'We keep you on the road'
April 1, 2020
Editor's note: The coronavirus pandemic has changed our world in ways most of us could never have imagined. The Eastern New Mexico News is reflecting those changes in a series of stories and photos that will continue until the return of a relative normal.
You've wiped down the car-door handles and the steering wheel and you're ready to take that trip to the grocery store. Then you look down and see that one of your tires is flat.
It's a good thing tire stores are classified "essential" businesses in these bizarre COVID-19 days.
"We keep you on the road," Mirella Trevino, office manager of Forrest Tire in Clovis, said Monday afternoon. "For the truckers and whoever else needs us. That's why our business is essential - it's to keep you on the road and keep you going."
Gov. Michelle Lujan Grisham last week issued a stay-at-home order, but also included a list of essential businesses that could remain open, though limitations are in place.
"Tires are essential for your mom and dad needing to go to the grocery store. You need to go to the grocery store," L.C. Bloomer, manager of Discount Tire in Clovis said Monday. "We do a lot of flat repairs. We're not necessarily installing a lot of tires, but we do. We've had instances where nurses have needed tires, railroaders have needed tires going in and out of town, some of the electricians. As far as day-to-day customers, personal vehicles, we see a lot of flats from that, any kind of damages people are experiencing, because that's what we're here for. But you would be surprised actually how much of the railroad community and armed forces need tires right now to go where they're supposed to."
So it's business as usual for tire stores throughout the area. That is, business as usual in the sense that they are available for what customers need. As for the stores specifically, things are not at all usual.
Discount Tire normally has a lobby with people sitting in chairs along the wall, more chairs clustered by a window closer to the front. Not now, for the sake of social distancing. In fact, there is a sign at the front door reading PLEASE WAIT HERE, and another sign that begins, "In response to the recommended protocols for COVID-19 ..." and goes on to explain why people have to wait for a Discount Tire worker to greet them at the door.
"We'll come out and we meet you at the car," Bloomer said, "and do our safety inspection with distance."
A sign on the front door of Forrest Tire informs that the shop's temporary hours are Monday through Friday, 8 a.m. to 5 p.m., and 8 a.m. to noon on Saturday. The sign goes on to state that Forrest's Brake and Alignment shop's temporary hours are 8 a.m. to 4 p.m. Monday through Friday, and adds that the shop is closed on Saturdays.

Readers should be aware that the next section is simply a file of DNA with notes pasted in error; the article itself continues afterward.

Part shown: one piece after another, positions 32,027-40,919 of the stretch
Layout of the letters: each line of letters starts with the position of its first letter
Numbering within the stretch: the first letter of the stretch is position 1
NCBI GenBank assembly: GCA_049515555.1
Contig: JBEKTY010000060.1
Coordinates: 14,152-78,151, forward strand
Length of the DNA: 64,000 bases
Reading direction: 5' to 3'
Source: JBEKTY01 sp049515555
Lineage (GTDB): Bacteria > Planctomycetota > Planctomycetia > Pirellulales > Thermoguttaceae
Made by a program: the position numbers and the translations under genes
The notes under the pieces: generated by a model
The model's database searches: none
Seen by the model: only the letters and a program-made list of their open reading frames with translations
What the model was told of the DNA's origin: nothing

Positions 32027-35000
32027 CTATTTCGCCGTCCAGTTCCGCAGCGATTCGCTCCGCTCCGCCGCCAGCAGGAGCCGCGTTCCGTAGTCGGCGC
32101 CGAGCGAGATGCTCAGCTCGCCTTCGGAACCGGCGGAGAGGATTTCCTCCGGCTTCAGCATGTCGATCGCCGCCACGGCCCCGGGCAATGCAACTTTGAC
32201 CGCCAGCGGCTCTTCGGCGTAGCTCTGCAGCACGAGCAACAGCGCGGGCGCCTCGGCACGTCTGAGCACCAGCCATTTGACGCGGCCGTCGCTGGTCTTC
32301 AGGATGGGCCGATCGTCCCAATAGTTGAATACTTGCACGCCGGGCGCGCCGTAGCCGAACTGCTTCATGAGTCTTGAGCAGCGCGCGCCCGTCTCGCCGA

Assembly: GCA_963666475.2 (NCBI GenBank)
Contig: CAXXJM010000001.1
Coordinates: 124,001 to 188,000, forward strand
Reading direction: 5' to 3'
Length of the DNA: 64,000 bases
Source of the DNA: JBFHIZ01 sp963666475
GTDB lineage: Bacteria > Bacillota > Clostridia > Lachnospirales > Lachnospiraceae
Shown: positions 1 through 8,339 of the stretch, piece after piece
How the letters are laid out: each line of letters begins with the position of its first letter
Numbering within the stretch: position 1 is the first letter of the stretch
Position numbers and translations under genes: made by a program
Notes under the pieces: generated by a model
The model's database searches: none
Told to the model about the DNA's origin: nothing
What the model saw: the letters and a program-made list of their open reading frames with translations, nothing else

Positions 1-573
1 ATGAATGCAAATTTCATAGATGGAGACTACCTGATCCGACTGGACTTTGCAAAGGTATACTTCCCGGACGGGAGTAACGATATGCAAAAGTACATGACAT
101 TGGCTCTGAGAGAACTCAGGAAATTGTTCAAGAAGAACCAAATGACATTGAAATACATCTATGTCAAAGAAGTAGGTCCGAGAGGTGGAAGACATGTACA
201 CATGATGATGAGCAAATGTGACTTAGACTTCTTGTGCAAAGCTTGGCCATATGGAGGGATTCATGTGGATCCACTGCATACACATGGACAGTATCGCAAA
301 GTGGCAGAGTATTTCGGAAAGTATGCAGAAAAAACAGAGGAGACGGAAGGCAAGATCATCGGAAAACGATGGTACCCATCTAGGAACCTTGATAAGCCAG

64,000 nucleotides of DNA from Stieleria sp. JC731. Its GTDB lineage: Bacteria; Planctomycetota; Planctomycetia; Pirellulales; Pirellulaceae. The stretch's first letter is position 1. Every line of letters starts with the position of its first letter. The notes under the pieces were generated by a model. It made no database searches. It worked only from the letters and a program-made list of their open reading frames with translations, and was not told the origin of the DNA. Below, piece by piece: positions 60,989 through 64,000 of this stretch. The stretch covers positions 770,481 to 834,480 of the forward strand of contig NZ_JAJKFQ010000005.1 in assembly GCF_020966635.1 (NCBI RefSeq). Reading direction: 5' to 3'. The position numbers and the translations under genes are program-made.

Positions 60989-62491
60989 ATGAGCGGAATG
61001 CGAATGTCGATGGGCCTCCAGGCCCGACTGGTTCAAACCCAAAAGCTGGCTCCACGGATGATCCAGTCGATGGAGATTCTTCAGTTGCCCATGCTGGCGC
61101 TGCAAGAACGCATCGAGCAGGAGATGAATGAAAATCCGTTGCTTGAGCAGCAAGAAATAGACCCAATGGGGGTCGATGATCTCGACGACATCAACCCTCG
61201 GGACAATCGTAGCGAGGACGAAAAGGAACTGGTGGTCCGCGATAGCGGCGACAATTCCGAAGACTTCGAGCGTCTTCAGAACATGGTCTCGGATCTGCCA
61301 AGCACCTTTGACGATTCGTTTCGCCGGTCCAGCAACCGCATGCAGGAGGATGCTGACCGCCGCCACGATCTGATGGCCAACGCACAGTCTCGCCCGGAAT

These kinds of signs have become a common part of our world in recent weeks. Who'd have thought it in January or February?
On the positive side, Forrest does still have plenty of hours for people who need to use them. "They're very appreciative that we're still here and open for business," Trevino said.
On the down side, the revamped schedule, though necessary for safety, is not all that good for the shop's economics.
"We've had to adjust," Trevino said. "It's two ways; it hit us hard, but we've got to do what we've got to do to keep it going. (There's been a) 10 percent cut in our income, our checks. And it hit our hours as well. Some of them (working at the shop) we had to send home; they would like to keep all of us here, but with everything that's going on, we had to cut hours as well."
Customers can still walk into Forrest's lobby, which is small enough to keep a potentially unhealthy number of people from gathering. But Forrest is taking the same precautions as everyone else.
"We try to keep clean," Trevino said, "do our best to keep everybody safe."
Trevino has a surgical mask hanging from a small college-style refrigerator behind her desk, and a box of rubber gloves underneath that desk.
Squeaky clean is the goal at Discount Tire as well.
"After every customer we help, we sanitize," Bloomer said. "And we ask our customers to pull their cars in (to the work area) now, something we used to not do, but we want to limit exposure. So we'll ask the customer to pull the car in, step out, and then when we're finished with the vehicle we'll ask them to pull it out, and we'll guide them out."
So, safety measures are being taken to keep an essential business, an essential part of life, available to customers.
And though the stores' availability remains, the amount of customers hasn't stayed quite the same.
"It seems like a lot of people are just staying home like they're supposed to," Bloomer said.